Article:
The founding father of Buysdorp, a tiny community in the Soutpansberg area of Limpopo province, was the renegade Huguenot, Coenraad de Buys. He was over 2m tall, had a presence to match and was a thorn in the side of authority wherever he and his family of followers wandered.

Did you know?

The De Buys offspring became Limpopo guides for the newly arrived Voortrekkers in later decades.

Tucked under a protective fold of the Soutpansberg in northern Limpopo province is Buysdorp, a little settlement with a big history.

The founding father of this quiet, industrious farming community between Makhado and Mapungubwe was a larger-than-life historical character called Coenraad de Buys.

People used to talk of this renegade Huguenot from the Western Cape province throughout the South African hinterland and up into the bushveld area near the Zimbabwe border line.

Coenraad de Buys, at a majestic height of more than 2m, was described by 19th Century explorer Henry Lichtenstein as ‘the living figure of a Hercules, the terror of his enemies, the hope and support of his friends’.

As a young man in the 1780s, De Buys left his family home in Swellendam and crossed the Bushman’s River in the Zuurveld, and over the years took wives from the Xhosa, Khoi and ‘Bastaard’ (mixed) communities. He befriended the Xhosa chief, Ngqika, and turned his fellow Boer farmers against the Dutch authorities.

When he left the patronage of Ngqika to venture into the interior, De Buys had gathered about him a motley host that consisted of English army deserters, a missionary, runaway slaves, Hottentots, two single Dutch mothers, Xhosa women, children of mixed blood and a ‘Mohammedan Hindu’.

His restless wanderings finally led him and his rainbow people up to the Soutpansberg, where he was the first white hunter to venture up as far as Mapungubwe on the Limpopo River.

After the death of a beloved wife, De Buys simply disappeared into the bush.

Modern-day Buysdorp has a general dealer, a school, a cemetery and a church. The people of Buysdorp live in a collection of domestic properties that stretch up into the foothills of the Soutpansberg, in a setting of aloes and giant euphorbias.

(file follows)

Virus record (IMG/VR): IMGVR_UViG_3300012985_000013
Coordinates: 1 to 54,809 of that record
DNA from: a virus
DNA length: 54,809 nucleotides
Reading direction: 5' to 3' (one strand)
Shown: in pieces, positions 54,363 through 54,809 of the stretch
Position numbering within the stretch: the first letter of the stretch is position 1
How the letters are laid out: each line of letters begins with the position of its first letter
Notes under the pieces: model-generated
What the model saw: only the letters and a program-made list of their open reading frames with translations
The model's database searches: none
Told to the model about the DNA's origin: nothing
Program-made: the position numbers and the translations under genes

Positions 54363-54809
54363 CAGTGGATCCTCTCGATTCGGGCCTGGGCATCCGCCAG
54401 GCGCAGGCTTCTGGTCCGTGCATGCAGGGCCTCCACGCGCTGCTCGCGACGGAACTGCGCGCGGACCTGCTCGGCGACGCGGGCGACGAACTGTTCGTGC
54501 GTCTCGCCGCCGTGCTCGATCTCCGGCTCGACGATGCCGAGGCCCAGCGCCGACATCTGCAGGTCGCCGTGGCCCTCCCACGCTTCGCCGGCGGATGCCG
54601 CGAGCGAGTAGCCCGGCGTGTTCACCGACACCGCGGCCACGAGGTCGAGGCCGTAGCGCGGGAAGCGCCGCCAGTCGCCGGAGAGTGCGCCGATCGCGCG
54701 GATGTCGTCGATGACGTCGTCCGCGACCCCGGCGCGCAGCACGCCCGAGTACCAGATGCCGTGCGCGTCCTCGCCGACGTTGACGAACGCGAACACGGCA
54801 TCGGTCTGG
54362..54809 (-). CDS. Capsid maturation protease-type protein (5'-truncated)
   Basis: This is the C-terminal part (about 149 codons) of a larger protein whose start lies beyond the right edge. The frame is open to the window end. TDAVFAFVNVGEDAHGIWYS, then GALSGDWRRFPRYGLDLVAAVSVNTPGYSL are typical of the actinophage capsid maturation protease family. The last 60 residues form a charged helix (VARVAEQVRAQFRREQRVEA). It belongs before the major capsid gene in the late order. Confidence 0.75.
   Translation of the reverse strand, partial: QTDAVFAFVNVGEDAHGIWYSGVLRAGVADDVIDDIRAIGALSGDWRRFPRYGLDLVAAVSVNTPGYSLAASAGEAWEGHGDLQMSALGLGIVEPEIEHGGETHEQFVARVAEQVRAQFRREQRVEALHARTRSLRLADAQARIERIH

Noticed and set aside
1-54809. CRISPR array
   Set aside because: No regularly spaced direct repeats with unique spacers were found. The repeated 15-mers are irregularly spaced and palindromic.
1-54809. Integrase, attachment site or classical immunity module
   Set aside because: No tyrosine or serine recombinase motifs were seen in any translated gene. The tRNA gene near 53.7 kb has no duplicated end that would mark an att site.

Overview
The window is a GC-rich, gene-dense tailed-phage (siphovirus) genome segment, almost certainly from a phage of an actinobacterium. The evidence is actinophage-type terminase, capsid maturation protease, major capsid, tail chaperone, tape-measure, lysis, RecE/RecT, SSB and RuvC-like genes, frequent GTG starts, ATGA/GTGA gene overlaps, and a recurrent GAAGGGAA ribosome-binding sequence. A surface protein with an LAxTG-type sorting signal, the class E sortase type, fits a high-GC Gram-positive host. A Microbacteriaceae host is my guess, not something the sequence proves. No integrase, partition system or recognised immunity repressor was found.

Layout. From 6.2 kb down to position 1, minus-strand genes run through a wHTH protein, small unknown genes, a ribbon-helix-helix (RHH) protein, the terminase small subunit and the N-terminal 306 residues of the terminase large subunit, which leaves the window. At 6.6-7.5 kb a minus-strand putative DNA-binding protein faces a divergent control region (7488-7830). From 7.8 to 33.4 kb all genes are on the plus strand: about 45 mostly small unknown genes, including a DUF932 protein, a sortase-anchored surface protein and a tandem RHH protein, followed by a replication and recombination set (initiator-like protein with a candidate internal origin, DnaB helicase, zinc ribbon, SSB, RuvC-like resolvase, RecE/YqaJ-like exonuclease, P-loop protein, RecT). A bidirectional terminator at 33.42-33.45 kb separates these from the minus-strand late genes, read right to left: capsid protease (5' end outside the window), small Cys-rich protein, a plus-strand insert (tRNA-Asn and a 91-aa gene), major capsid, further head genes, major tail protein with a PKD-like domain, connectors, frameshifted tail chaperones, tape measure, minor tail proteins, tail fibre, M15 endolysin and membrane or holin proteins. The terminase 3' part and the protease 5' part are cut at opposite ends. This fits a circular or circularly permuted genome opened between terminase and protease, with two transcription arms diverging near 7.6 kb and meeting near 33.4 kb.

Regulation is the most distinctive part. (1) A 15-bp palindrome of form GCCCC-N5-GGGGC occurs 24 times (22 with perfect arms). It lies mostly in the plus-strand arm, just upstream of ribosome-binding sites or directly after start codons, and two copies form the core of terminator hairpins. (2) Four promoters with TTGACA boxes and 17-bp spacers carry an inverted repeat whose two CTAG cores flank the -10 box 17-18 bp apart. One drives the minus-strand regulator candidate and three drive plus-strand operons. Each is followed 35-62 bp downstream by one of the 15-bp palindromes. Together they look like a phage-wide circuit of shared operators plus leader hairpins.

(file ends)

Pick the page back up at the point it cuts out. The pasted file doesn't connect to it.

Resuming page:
According to the local headmistress, the children learn about De Buys from their grandparents at home.

‘Here at school, they learn about Nelson Mandela,’ she said.

Travel tips & Planning info

Who to contact

Leshiba Wilderness
Tel: +27 (0)11 483 1841
Cell: +27(0) 82 881 1237
Email: info@leshiba.co.za

How to get here

Buysdorp lies 55km west of Makhado (formerly Louis Trichardt) on the R522 to Alldays.

Best time to visit

Come to this area any time of year, but in the peak of summer the temperatures may be at uncomfortable levels.

Around the area

Leshiba Wilderness, Mapungubwe National Park, Alldays town, Makhado – but the main feature around here is the magnificent Soutpansberg range.

Tours to do

The Soutpansberg-Limpopo Birding route. See the Vhembe section of the Limpopo Tourism website.

Get around

Unless you’re on a guided tour up to Mapungubwe, the best way to get around is to drive yourself.

What will it cost

Your walk around Buysdorp is free. The people are friendly. If you’d like to, leave a gift or donate to the local school fund.

Length of stay

A tour around Buysdorp (park somewhere and walk around) should take no longer than an hour. If you’re staying at Leshiba Wilderness, request a morning’s drive to Buysdorp.

What to pack

You’re in the Soutpansberg, so pack a light raincoat for unexpected showers.

Where to stay

The excellent Leshiba Wilderness is a mountain lodge near Buysdorp. There is also the Mapungubwe National Park, about 130km from Buysdorp.

What to eat

Wherever you find a good butchery in Limpopo, try the biltong.

What's happening

See both the Limpopo Tourism and Soutpansberg Tourism websites (listed) for events in the area during your visit.

Best buys

Arts and crafts along the Ribolla Open Africa Route in the Elim area, about 50km east of Makhado.